The powering up of the fuel cell system must be carefully regulated, especially in view of the various stray gases that may be present. In this manner, the fuel cell system must be powered up in a manner to ensure that if significant levels of certain stray gases (hydrogen, for example) are present, these levels are reduced before electricity is provided to components of the fuel cell system. Otherwise, a hazardous condition may result, as an electrical spark may ignite a stray gas.
The presence of significant stray gas levels inside the compartment is an example of one of the various alarm conditions that need to be monitored in connection with operation of the fuel cell system. Thus, the fuel cell system typically include various sensors for purposes of detecting these alarm conditions. In this manner, should a sensor in the fuel cell compartment indicate an unacceptable level of a particular stray gas or another alarm condition (such as an over temperature condition or an over pressure condition (as examples)) during power up or at any other time, corrective action may need to be taken.
Thus, there is a continuing need for better techniques and arrangements to control the delivery of power to components of the fuel cell system.
In an embodiment of the invention, a technique includes providing power to a group of components of the fuel cell system and providing sensors to monitor conditions of the fuel cell system. The status of each sensor is associated with a switch, and the switches are serially coupled together. The delivery of power to the fuel cell system components is regulated in response to states of the switches.
Advantages and other features of the invention will become apparent from the following description, drawing and claims.
More particularly, as described below, the relays 5 control a power up sequence that begins in response to a pulse that appears in a signal called START. In this manner, when the pulse appears in the START signal, the relays 5 initiate a power up sequence, such as a sequence 70 that is depicted in
Referring also to
For purposes of purging gas from the compartment, an underpressure condition is established in the compartment by the fan 14 drawing air from the compartment into the oxidant flow path to the fuel cell stack 20. More particularly, by drawing air from the compartment into the oxidant flow path, stray gases from inside the compartment are drawn into the fuel cell stack 20 and consumed by reactions inside the stack 20. This arrangement is described in more detail in U.S. patent application Ser. No. 09/502,885, entitled, “METHOD AND APPARATUS FOR ESTABLISHING A NEGATIVE PRESSURE INSIDE AN ENCLOSURE THAT HOUSES A FUEL CELL SYSTEM,” filed on Feb. 11, 2001, which is hereby incorporated by reference.
To initiate this purge sequence, one of the relays 5 closes to deliver the VDC voltage signal to the compartment fan 14 via a power line 206. This delivery of power to the compartment fan 14, in turn, causes the fan 14 to operate.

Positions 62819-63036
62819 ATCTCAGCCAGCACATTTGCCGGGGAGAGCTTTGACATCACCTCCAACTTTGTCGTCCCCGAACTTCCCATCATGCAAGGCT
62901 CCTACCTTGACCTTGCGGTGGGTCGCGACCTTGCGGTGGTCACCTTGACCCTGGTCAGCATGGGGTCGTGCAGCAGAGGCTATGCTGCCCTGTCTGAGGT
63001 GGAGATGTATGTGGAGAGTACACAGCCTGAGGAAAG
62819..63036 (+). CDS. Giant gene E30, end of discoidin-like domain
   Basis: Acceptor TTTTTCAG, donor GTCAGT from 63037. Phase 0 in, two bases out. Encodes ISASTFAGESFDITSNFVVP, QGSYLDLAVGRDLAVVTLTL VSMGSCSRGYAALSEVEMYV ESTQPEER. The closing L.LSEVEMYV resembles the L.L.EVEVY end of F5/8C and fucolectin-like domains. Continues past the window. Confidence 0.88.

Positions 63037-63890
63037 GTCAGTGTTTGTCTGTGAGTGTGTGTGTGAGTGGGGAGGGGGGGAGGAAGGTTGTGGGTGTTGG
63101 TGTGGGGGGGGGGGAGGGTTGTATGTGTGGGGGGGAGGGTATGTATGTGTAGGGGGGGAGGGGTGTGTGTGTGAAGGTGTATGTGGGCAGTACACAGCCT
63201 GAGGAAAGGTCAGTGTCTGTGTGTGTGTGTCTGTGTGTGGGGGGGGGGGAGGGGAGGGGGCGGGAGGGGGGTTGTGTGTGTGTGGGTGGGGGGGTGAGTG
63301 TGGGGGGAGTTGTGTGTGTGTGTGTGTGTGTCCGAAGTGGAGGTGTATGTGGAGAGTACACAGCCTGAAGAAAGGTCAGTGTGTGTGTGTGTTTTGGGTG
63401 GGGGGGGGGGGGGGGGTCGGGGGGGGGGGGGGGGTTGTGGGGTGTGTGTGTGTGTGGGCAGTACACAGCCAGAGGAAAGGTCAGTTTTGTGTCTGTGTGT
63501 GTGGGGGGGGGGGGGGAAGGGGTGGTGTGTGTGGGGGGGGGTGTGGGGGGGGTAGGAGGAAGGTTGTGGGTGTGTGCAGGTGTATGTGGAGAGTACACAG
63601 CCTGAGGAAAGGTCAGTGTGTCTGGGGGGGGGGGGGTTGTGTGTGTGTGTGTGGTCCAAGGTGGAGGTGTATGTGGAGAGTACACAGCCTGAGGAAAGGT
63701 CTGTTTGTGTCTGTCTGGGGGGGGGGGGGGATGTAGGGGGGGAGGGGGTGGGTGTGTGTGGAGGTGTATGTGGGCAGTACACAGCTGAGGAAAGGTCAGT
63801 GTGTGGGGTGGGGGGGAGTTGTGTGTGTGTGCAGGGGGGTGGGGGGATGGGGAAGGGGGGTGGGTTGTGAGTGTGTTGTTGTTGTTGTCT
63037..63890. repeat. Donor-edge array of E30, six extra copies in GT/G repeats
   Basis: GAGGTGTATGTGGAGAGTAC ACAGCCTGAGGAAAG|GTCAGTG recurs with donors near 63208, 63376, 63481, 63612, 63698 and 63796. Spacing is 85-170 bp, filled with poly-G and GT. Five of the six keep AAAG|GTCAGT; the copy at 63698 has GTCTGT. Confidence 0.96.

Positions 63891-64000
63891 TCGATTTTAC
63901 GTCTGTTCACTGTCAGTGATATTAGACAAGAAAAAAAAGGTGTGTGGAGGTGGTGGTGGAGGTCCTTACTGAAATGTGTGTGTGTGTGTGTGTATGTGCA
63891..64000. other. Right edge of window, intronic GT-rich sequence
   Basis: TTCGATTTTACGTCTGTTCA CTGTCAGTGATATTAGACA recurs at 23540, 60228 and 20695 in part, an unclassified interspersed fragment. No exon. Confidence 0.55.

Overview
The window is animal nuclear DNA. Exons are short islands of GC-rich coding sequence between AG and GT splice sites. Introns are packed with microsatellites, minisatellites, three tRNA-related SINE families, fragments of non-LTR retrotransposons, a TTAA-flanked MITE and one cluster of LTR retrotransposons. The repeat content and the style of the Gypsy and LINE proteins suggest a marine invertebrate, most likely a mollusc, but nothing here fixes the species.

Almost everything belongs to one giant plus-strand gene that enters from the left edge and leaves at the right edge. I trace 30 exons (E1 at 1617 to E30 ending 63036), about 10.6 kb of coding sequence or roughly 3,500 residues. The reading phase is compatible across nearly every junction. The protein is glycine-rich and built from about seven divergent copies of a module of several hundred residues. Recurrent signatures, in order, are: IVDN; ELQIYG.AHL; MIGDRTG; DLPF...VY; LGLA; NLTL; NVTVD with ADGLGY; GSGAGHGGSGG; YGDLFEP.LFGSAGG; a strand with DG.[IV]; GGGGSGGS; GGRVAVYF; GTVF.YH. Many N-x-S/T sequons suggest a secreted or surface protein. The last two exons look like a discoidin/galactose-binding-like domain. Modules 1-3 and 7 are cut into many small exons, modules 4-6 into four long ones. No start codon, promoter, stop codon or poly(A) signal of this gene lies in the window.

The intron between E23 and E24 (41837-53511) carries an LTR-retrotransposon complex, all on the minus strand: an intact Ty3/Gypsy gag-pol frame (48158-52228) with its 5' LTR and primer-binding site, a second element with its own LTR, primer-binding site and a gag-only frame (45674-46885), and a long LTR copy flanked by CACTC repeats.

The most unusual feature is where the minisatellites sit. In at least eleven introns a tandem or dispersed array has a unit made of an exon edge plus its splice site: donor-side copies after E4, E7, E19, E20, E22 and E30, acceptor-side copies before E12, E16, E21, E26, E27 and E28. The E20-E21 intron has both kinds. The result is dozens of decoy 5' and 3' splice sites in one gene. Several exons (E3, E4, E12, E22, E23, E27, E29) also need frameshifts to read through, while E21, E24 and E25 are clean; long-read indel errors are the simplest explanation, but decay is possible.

The purge sequence has a finite duration and should place the fuel cell system 1 in condition for powering up, as soon as a specific underpressure state is established inside the fuel cell compartment. This underpressure condition may be sensed via a pressure sensor, one of the many sensors 7 (
In some embodiments of the invention, for purposes of determining if alarm conditions are present, the fuel cell system 1 checks the status of the sensors 7 by checking the status of switches 8. In this manner, the switches 8 are each associated with a different sensor 7 to indicate whether the sensor 7 has detected an alarm condition. For example, the sensor 7 may include a fuel gas flow sensor, a reformer overpressure sensor, a humidifier water pressure sensor, a methane sensor and various temperature and pressure sensors, as just a few examples. In some embodiments of the invention, a particular switch 8 closes to indicate that the associated sensor 7 does not indicate an alarm condition and opens to indicate an alarm condition. In some embodiments of the invention, the switches 8 are connected together serially in a loop such that when one of the switches 8 opens to indicate an alarm the serial loop is open, an indication with this configuration, the fuel cell system 1 may detect whether that an alarm condition for the fuel cell system 1.
As an example, a switch 8 a may be associated with a sensor 7 that detects an underpressure condition in the fuel cell compartment, and a switch 8 b may be associated with a sensor 7 that detects the presence of a particular gas (hydrogen, for example). Thus, before the purge sequence begins and at least during the beginning of the purge sequence, the switches 8 a and 8 b may be open.
Continuing the description of the power up sequence 70 in
In this manner, at the completion of the purge sequence, the relay 5 that communicates the VDC voltage signal to the power line 206 opens. Therefore, to continue powering the compartment fan 14 beyond the expiration of the purge sequence, power must be provided to the fan 14 via the power line 204, the power line used for continued operation of the fan 14.